After Dark: Cherie Currie
06:00 PM, Nov 06, 2013
If you go
What: Cherie Currie, with Methanol and Amanda Ashley.
When: 6:30 p.m. Sunday.
Where: Lovin Cup Bistro & Brews, 300 Park Point Drive, Henrietta, near the Rochester Institute of Technology campus.
Tickets: $25 in advance ($35 the day of the show) at Lakeshore Record Exchange, Bop Shop, the venue and lovincup.com.
Looking out the window of her car while driving near her California home, Cherie Currie saw a couple of guys hovering over chainsaws, wood chips flying, carving a tree trunk into art. “I couldn’t get that out of my head,” she says.
This was more than a decade ago, and a couple of more decades after she’d entered the public consciousness as the lingerie-clad lead singer of The Runaways.
An all-girl band, for sure. Guitarists Joan Jett and Lita Ford were 16, Currie only 15. But she’d already experienced plenty of trauma, having been raped once. And before leaving the band after three albums, she would fall into heavy drug and alcohol use, have an abortion, be kidnapped by an obsessed fan and raped again, and find herself pimped out to a record exec by the band’s manager.
All of which makes another phone call in the midst of this telephone interview all the more amazing.
“That was Kim,” she says, after checking her other phone.
Kim Fowley. The manager whom she accuses, in her autobiography Neon Angel, of urging her to climb into bed with the record exec, as it might be helpful to The Runaways’ career. Now at age 54 her lithe, blonde looks merely a more-mature version of the kid singing “Cherry Bomb” Currie is working with Fowley again. Writing and recording, reviving a career that brings her to Lovin’ Cup on Sunday.
“My life has always seemed to move at a fast pace,” she concedes.
It seems to have accelerated once again, after a post-Runaways period in which Currie faded from public consciousness. She recorded two albums, one of which was never released in the U.S. She acted some, including a role opposite Jodie Foster in the 1980 film Foxes, and appeared in TV shows such as Murder, She Wrote. In 1990 she married actor Robert Hays you’ll remember him in Airplane! and, although they divorced seven years later, she still refers to him as “my best friend in the world.”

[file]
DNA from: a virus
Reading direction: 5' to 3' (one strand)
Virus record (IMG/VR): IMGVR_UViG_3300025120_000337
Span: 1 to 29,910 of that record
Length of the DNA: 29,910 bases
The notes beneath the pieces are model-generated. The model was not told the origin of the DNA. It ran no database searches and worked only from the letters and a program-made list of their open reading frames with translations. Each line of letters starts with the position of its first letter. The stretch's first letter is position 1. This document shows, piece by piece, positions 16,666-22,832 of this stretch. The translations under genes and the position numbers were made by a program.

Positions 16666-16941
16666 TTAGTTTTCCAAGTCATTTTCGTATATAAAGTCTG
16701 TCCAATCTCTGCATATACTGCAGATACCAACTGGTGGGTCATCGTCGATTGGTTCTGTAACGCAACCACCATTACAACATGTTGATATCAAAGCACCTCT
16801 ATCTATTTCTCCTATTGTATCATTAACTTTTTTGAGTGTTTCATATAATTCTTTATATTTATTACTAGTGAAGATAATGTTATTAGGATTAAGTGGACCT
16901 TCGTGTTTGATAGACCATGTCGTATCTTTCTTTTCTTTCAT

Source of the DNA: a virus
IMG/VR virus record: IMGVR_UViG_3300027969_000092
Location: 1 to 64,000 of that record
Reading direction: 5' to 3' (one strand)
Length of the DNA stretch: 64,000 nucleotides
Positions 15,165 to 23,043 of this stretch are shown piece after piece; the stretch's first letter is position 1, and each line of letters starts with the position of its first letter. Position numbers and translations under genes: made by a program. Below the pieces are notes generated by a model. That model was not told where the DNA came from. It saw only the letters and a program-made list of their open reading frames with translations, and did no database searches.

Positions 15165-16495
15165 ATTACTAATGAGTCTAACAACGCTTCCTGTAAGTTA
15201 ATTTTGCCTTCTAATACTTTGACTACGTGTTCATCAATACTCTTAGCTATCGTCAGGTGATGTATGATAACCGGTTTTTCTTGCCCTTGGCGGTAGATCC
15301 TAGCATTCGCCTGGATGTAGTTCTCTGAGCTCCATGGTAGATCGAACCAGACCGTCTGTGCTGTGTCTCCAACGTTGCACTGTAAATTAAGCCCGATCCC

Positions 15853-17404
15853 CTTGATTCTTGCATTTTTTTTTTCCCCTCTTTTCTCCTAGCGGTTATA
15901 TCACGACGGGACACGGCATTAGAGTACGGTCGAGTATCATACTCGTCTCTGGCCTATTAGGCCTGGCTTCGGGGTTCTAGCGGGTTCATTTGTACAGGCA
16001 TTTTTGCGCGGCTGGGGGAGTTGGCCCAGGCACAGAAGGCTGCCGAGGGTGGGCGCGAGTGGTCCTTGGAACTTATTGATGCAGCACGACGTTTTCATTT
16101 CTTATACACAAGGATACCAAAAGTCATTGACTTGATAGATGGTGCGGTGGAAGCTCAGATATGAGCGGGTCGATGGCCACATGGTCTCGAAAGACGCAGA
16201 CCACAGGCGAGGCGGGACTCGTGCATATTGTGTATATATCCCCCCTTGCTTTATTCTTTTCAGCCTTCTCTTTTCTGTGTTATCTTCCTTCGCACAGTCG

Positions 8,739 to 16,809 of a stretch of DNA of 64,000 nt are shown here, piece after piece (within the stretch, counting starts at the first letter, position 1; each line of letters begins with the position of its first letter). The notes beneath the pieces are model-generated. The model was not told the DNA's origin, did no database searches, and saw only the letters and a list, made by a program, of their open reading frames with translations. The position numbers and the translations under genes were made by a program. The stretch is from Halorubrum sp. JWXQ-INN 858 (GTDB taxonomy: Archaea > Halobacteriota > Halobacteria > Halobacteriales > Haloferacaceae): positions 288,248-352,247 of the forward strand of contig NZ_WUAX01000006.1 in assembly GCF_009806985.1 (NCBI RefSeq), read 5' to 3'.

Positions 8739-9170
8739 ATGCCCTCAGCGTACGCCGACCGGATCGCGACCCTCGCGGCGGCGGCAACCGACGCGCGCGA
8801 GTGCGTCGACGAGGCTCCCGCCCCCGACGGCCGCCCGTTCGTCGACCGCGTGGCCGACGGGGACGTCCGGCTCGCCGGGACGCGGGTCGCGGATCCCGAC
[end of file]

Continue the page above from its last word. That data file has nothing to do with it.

That catches you up quickly on Currie. But just like the movie, we’ve left out a lot. Neon Angel seems to be the spark of her revival, as the basis for the 2010 film The Runaways, starring Dakota Fanning as Currie and Kristen Stewart as Jett.
When Jett offered Currie the chance to open for one of her shows in 2010, Currie accepted. That led to recording a new album. She got a lot of help. Slash, Matt Sorum and Duff McKagan of Guns N’ Roses, Smashing Pumpkins’ Billy Corgan and Juliette Lewis. It’s sitting on a shelf, and Currie has moved on. “I have no control over that record, I’ve agonized over it for three years,” Currie says. “I realized waiting isn’t doing us any good. I can’t control anybody but myself.
“When you’re my age, one year is like five.”
No time to wait. So now she’s working with Fowley. Currie calls this, “Accepting responsibility for my life and the mistakes I made.”
“I’d been out of the business for a long time,” she says. “And I was outraged until seven years ago, and I saw him at a party. I realized all of this animosity wasn’t doing me any good at all. I said, ‘Let’s talk,’ and we did. He expressed his apologies. Being a mom, I did understand. I do understand how difficult it must have been for a man with no children, who had a rough childhood, to deal with five girls 15, 16 years old.
“He apologized profusely and cried.”
Currie and Ford had also not parted well. But Ford called earlier this year and asked Currie to sing a duet on a Christmas song she’d written, “Rock This Christmas Down.” Currie agreed.
Healing has been a big part of Currie’s post-Runaways Renaissance. Always artistic, she had been working with two-dimensional wood carvings when she spotted those chainsaw artists at work. “I couldn’t get it out of my head,” she says. “That voice in your head, that voice, saying, ‘You must go back.’ I did. I walked into the gallery. What I saw was not these sculptures done with crude cuts. I saw smooth lines. And this voice told me: ‘You can do this.’ I asked the owner if I could apprentice there.”
He took her on. Very quickly, Currie became very good at it. Her third piece was accepted into an art show. “It was my main source of income for the last 12 years,” she says. “It was either that, or working at Rite Aid.”
For Currie, chainsaw sculpting seemed to come from a more positive place than punching a Bozo the Clown figure, part of her therapy at a Santa Monica clinic following her second rape. Currie says she simply walked away from Bozo and left the building. “I’ll never forget walking down that hall, feeling so tiny,” she says. “Then feeling myself growing, growing, growing. Realizing it was a terrible thing that had happened, but I survived, I was blessed. I survived when I shouldn’t have. This man had told me he had killed six women.”
That man was her kidnapper, an obsessed fan who urged the 17-year-old Currie to get into a limo that he was driving, then took her to an abandoned house where he kept her imprisoned, raping her, until she found a knife, stabbed him and escaped.
“That same little voice that told me to go back to the chainsaw gallery told me to not get in that car, told me I shouldn’t,” Curry says. “I did it to people please, please this guy, be nice.
“I don’t do that now.”
Now Currie chooses to listen to voices of experience. The one in her head, for sure. And the voice of her wood-sculpting instructor. “He taught me how to not kill myself with a chainsaw,” Currie says. “For that I am eternally grateful.”